Just over 20 years ago, WWE presented an angle so controversial, so shocking, and so adult-oriented that it almost got them kicked off the air.
On 4th November, 1996, Brian Pillman pulled out a 9mm gun on Monday Night RAW and implied its use in defense of his family and home against Stone Cold Steve Austin.
For some, it was far too intense, far too dramatic, and way too real to be considered acceptable viewing for the young audience to which the WWF was supposedly catering to at the time. While the signs were there throughout most of 1996, the promotion and company was changing, and they were heading in a direction that would see them push the envelope as far as possible.
This angle could very well have been the launching point for the shock TV period so fondly remembered as the Attitude Era. It featured two of the company's most intense performers, who had a unique bond and incredible chemistry that lasted throughout their entire careers: Brian Pillman and Steve Austin.
Though much has been discussed about the angle over the years, there's also several little-known facts about the segment. Ranging from the pre-segment opinion of the USA Network to the original role of Brian's wife Melanie, many topics are covered in this article, featuring 10 things you didn't know about the infamous Austin/Pillman angle from Monday Night RAW.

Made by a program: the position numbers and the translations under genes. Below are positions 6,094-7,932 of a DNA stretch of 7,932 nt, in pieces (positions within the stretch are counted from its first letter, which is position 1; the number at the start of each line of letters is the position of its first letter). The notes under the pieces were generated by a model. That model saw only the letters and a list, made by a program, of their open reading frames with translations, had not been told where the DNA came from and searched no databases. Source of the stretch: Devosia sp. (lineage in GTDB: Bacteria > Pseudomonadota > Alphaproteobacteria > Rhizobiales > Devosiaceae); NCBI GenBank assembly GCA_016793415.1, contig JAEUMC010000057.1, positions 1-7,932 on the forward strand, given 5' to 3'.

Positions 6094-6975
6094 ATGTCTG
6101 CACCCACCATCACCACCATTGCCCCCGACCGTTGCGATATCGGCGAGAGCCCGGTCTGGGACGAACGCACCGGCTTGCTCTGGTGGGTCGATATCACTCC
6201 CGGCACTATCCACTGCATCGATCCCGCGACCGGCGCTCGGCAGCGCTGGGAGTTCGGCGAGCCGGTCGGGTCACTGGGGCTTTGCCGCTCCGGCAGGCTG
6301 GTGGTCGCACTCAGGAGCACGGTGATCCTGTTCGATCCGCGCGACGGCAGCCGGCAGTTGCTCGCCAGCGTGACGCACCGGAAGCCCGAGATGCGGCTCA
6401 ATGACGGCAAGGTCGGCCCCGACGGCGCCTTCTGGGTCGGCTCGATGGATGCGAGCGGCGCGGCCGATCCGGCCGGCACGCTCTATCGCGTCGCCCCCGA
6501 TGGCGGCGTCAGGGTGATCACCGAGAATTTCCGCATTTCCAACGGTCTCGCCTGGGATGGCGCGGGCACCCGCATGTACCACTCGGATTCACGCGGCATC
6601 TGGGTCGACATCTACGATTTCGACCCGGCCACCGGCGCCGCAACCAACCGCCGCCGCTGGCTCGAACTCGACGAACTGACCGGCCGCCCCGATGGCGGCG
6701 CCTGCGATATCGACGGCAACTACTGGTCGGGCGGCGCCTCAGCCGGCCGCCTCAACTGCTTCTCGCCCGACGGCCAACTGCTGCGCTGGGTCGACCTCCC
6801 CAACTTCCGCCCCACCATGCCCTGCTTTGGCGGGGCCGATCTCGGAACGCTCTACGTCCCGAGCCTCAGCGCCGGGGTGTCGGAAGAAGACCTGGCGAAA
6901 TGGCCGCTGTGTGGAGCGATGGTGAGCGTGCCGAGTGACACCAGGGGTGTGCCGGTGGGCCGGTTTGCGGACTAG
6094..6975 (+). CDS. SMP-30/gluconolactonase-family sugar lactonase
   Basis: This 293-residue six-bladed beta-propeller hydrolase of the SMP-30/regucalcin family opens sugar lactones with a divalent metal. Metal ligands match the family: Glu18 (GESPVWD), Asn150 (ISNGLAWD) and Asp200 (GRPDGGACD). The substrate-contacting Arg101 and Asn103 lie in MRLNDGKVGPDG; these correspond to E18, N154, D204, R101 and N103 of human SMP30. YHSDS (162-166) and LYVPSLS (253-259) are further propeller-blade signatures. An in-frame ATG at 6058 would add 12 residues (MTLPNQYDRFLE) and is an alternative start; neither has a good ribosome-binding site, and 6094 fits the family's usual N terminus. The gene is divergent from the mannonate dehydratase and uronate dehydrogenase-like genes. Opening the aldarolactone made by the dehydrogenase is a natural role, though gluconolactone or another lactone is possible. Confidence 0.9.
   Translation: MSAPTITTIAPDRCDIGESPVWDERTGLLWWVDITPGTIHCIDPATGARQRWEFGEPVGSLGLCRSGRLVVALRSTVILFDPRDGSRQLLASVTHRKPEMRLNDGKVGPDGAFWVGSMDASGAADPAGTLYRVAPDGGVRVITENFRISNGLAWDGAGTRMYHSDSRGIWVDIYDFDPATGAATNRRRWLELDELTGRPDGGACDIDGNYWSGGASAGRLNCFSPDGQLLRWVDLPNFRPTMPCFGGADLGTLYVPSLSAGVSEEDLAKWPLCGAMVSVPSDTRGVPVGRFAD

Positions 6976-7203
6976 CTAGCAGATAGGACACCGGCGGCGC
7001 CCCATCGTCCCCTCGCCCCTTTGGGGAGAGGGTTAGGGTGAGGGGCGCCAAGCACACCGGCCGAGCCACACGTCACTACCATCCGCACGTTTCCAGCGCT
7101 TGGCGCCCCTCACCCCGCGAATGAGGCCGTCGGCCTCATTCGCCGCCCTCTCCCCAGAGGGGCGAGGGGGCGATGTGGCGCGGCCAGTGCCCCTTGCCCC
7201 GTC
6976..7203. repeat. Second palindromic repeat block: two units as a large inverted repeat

A former stuntman for Paramount Pictures, Matt enjoys sports, water skiing, driving fast, the beach, professional wrestling,
technology, and scotch. At the same time, whenever possible.
Having attended many famous (and infamous) shows including WrestleMania XV, In Your House: Mind Games, and the 1995 King of the Ring, Matt has been a lifelong professional sports and wrestling fan. Matt's been mentioned in numerous wrestling podcasts including the Steve Austin Show: Unleashed, Talk Is Jericho, and Something To Wrestle With Bruce Prichard.
As a former countywide performer, Matt has been referred to as Mr. 300 for his amazing accomplishments in the world of amateur bowling. He is also the only man on record to have pitched back-to-back no hitters in the Veterans Stadium Wiffle Ball League of 2003.